Benefits of apres-ski beer.
After a strenuous day on the slopes, few things sound as inviting as a cold, refreshing beer. And in a mountain town with no shortage of breweries, kicking back and rewarding yourself with a brew is a ski-day staple. But as a dietician who works with mountain athletes, I’m always looking for ways to optimize post-exercise recovery while keeping things enjoyable. In my mind, beer deserves a spot right alongside well-known recovery drinks like chocolate milk, protein-shakes, water, and sports drinks. Yes, you read that right—beer. Let’s explore the benefits and caveats of our favorite golden liquid as a recovery beverage.
When you’re out and about in the winter, your body’s energy stash (carbohydrates stored as glycogen) takes a serious hit. Whether gliding Nordic trails or powering through a backcountry tour, glycogen reserves are like the vault in a heist movie—slowly but surely getting emptied. Even resort skiing and ice hockey tap into them. Fortunately, beer is brewed from grains, and therefore contains carbohydrates. These carbs can aid in refilling depleted glycogen stores, allowing you to hit more powder the next day.
Some light beers, specifically 4% ABV or less, carry a sneaky stash of electrolytes—sodium, in particular. That’s right; even after an icy workout, you can still cheers with your pals and replenish what you’ve shed—whether in liquid or solid form. “Electrolyte beers” are also finding their way into stores across the West. These brews are boosted with sodium, potassium, and magnesium, which help replenish the body.
We’re all familiar with that quadricep burn that leaves us cursing the next day. But what if there was a way to alleviate that burn? Thanks to hops, most beer contains antioxidants like polyphenols. These antioxidants battle against exercise-induced oxidative stress and inflammation, reducing soreness the next day.
Yes, beer is primarily composed of water; however alcohol is a diuretic, which means it causes you to pee a lot. Research suggests that dehydration levels are higher after consuming a 5% ABV or higher beer, compared to low-alcohol beer or non-alcoholic beer. While enjoying a single beer might not trigger a catastrophic recovery meltdown, going overboard with your alcohol indulgence can turn your post-exercise rejuvenation into a bumpy ride.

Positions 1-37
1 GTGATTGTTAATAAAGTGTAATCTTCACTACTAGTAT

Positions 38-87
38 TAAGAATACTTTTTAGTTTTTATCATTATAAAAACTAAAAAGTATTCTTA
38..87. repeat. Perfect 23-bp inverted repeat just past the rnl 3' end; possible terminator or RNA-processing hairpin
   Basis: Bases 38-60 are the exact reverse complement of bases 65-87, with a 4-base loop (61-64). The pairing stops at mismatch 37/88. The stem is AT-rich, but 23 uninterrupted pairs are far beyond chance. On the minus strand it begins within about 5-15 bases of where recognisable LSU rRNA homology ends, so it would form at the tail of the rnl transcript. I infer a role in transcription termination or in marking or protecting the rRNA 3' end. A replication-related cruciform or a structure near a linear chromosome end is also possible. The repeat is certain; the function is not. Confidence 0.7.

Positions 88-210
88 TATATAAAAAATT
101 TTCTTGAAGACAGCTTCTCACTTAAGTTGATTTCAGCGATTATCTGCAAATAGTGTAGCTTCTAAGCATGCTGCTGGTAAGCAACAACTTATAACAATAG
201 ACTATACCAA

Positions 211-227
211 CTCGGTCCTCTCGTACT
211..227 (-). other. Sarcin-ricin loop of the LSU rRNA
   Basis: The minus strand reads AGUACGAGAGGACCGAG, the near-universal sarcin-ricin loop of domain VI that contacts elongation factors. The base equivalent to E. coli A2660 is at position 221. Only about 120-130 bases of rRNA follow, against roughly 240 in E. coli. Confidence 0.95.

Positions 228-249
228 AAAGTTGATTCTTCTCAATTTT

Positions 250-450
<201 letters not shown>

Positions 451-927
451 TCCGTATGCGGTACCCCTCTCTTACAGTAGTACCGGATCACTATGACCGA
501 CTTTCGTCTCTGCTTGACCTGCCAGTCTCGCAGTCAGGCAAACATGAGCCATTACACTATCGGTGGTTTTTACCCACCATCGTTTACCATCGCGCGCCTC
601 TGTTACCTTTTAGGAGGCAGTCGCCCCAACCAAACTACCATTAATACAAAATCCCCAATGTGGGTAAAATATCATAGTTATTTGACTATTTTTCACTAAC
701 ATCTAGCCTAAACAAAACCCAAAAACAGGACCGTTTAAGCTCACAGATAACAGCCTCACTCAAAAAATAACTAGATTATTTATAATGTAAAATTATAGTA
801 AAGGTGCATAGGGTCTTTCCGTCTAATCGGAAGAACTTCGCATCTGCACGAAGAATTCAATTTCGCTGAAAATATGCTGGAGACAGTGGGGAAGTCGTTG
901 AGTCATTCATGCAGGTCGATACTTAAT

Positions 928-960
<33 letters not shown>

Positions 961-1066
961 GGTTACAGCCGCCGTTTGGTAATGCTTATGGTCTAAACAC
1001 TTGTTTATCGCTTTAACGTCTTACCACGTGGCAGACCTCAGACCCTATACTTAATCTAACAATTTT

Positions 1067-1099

Beer contains calories as carbohydrates, but does not contain other macronutrients like protein, which is also necessary for recovery. If you are replenishing with only beer, you’re missing out on maximal muscle recovery.
Alcohol is a central-nervous-system depressant, making you feel relaxed and initially drowsy. But as your body metabolizes the alcohol, disturbances in sleep cycle appear, including reduced REM sleep and night sweats. Poor sleep can have a detrimental impact on recovery.
Dos and Don’ts
Here’s how to savor that post-ski brew while honoring recovery.
DO: Indulge responsibly
DON’T: Pound back a whole sixer in the parking lot.
DO: Drink water and eat salty foods to counteract the dehydrating effects of beer.
DON’T: Expect to replenish electrolytes from a couple of brewskis alone.
DO: Include food in your recovery. Your body still needs other nutrients to aid in recovery.
DON’T: Just feed your body hops and barley.
There you have it. Beer has its recovery pros and cons. Research points its finger at alcohol as the party pooper in the recovery, but it does have a place in the mountain athlete’s lifestyle. At the end of the day, moderation and thoughtfulness are your trusty guides to recovery from winter activities.
Rachel Nawrocki is a Registered Dietitian and fitness trainer at the Mountain Project in Bozeman.